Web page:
It’s time to get into Matcha Tea and discover that you had been missing out the whole time?

It’s time to get into Matcha Tea and discover that you had been missing out the whole time?

 

I have things that I resisted to my own detriment but one that I’ve known and loved for years is Matcha Tea. We had a friends in the Far East and they introduced us to this amazing powdered green tea known as Matcha many years ago.

Culture and Traditional in Preparation of Matcha

It has gained popularity in the last few years, though many modern mentions of Matcha ignore the rich culture and traditional preparation that typically accompany Matcha tea brewing. This takes time to learn but is very interesting.

 

What is Matcha?

Matcha is a special type of powdered green tea that is grown and produced in Japan. The green tea leaves are shaded from the sun for the last few weeks of their growth, increasing the chlorophyll content and creating a gorgeous green color. Then, the leaves are carefully ground with stone grinding wheels to produce a fine powder.

 

The powder can then be used to brew an antioxidant rich frothy green tea or in recipes like smoothies or baking. Unlike other types of teas, the green tea powder is not strained out before consuming, so you are consuming the entire leaf, making Matcha more potent than other tea varieties.

 

 

The History of Matcha

In the Tang Dynasty in China, green tea was powdered and dried into bricks for easy use. People could then break off a small piece of the dried tea brick and stir into hot water. This provided a shelf stable green tea that was easy to travel with.

 

In the 1100s, a Japanese monk brought the idea of powdered tea to Japan, and this eventually evolved into the traditional chanoyu ceremony. Though the tradition of drinking powdered green teas has lost popularity in China until recent years, the tradition has persisted in Japan. Though originally only royalty and Samurai warriors were given Matcha because it was so time consuming and expensive to produce, it is now a popular drink throughout Japan.

 

For the Matcha, the best tea bushes are selected and shaded from the sun for 3 weeks before harvest. Then, the best leaves are selected and ground by hand to produce a fine, bright green powder.

 

Health Benefits

Energy + Calming

 

Matcha tea is unique because the process of shading and harvesting increases the content of L-Theanine, an amino acid that helps balance the caffeine. While matcha may contain the same caffeine as other types of tea, the L-Theanine is known to create calmness without drowsiness.

 

Antioxidants

 

Another benefit to Matcha is the high concentration of antioxidants. One study found that Matcha has 137 times the polyphenols (notably, epigallocatechin gallate (EGCG)) than regular green tea. (1) In fact, this type of green tea contains over 60x the antioxidants of spinach and 7x the antioxidants of high-quality dark chocolate.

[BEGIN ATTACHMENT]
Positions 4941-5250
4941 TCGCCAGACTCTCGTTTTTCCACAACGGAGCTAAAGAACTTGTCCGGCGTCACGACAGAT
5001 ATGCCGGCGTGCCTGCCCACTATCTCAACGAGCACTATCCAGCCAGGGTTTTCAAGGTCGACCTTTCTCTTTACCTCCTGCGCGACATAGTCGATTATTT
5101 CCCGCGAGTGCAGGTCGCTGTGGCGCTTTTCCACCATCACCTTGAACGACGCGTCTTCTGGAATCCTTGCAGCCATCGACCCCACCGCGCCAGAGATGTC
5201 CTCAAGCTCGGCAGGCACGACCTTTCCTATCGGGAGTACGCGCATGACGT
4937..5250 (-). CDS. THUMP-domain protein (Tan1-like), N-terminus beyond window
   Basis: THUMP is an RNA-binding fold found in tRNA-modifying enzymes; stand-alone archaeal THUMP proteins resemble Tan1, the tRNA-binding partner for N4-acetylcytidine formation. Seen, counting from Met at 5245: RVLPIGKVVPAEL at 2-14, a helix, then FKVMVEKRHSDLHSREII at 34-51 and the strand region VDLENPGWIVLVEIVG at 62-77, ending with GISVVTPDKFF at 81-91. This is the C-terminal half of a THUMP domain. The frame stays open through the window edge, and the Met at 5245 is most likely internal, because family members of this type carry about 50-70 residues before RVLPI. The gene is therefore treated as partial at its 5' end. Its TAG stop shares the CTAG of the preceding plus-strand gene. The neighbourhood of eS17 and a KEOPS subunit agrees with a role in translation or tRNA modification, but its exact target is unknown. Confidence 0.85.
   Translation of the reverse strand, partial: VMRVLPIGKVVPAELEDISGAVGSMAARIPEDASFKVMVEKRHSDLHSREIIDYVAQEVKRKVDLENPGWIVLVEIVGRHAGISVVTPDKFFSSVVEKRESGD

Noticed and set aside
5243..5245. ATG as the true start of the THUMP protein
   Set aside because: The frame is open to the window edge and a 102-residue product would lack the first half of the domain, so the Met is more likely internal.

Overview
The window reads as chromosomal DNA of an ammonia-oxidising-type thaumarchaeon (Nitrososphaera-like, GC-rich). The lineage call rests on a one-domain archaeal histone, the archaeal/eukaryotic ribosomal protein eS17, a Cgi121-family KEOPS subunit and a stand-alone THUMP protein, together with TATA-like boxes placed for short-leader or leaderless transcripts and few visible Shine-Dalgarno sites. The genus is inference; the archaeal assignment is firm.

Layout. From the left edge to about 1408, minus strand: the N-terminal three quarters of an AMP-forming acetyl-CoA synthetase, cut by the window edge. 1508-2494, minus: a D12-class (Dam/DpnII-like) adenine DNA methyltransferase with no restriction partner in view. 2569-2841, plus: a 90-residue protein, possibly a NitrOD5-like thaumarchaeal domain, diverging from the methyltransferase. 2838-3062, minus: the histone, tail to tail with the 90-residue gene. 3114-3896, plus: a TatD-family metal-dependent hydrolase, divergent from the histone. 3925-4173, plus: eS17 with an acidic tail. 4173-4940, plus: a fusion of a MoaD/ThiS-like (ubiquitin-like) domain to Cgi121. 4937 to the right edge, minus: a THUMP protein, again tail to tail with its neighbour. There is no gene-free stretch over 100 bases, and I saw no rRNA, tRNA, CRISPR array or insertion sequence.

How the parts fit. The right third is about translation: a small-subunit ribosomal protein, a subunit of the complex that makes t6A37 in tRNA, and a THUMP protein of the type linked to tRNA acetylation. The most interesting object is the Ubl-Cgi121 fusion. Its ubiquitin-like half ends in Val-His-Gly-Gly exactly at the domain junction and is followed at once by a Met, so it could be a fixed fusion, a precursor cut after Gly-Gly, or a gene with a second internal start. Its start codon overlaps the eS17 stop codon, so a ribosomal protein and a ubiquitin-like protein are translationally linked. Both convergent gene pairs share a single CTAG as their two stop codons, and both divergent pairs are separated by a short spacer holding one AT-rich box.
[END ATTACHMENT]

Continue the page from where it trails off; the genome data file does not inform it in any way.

There is some evidence that these polyphenols may have a protective effect against some types of cancer I would like to see more time spent on this and get a better understanding of the studies.

 

 

Weight Loss

 

EGCG, found in high concentrations in Matcha, has been shown to increase the rate of burning stored fat as energy, as well as decreasing the formation of new fat cells. Other studies have shown that the catechins in Matcha increase the body’s rate of calorie burning each day and offered additional fat burning benefit during exercise.

 

Healthy Heart

 

A 2011 study in the American Journal of Clinical Nutrition showed that the catechins in green tea had a significant effect on lowering LDL cholesterol. A 2013 Cochrane review also showed that regular green tea consumption was associated with lower blood pressure and a decreased risk of stroke.

 

Brain Focus

 

The L-Theanine in green tea is known to help stimulate alpha brain waves. These waves are known for their ability to help increase focus and concentration.

 

Chlorophyll Source

 

The process of shading the Matcha leaves creates an increased amount of Chlorophyll, which some preliminary research has shown may help the body eliminate heavy metals and other harmful buildups. Research is still lacking in this area, but many alternative doctors recommend Chlorophyll for this purpose.

 

Healthy Skin

 

The same antioxidants that make green tea protective, including epigallocatechin gallate (EGCG), may also help support skin health by reducing inflammation and free radicals that accelerate skin aging. This green tea facemask is a great example of that.

 

 

Matcha Power

With Matcha, since the whole leaf is consumed, there is a higher concentration of lead. From everything I’ve read, this is not a reason to avoid this type of tea, since the levels are still low, but I would exercise more caution when pregnant for this reason.

 

Brewing Matcha
 

There are two ways to brew, as usucha or koicha. Usucha is a thin tea, while koicha is a thicker tea.

 

Equipment Needed:

 

A bamboo whisk and spoon (not absolutely necessary, but creates a much smoother and frothier drink than a standard whisk)

Fine mesh strainer or sifter

A glass bowl for whisking

Small cups for drinking tea

 

 

Matcha Green Tea

Antioxidant-rich green tea made from the powdered leaves of the tea plant is a source of beneficial polyphenos and nutrients.

 

Ingredients

1 teaspoon Matcha Powder

1 cup (8 ounces) water at 175 degrees F

 

Instructions

Sift the powder into the glass bowl using a fine mesh strainer or sifter.

Slowly add the hot water.

Whisk with the bamboo whisk in a "w" shape until frothy and well mixed.

Drink immediately.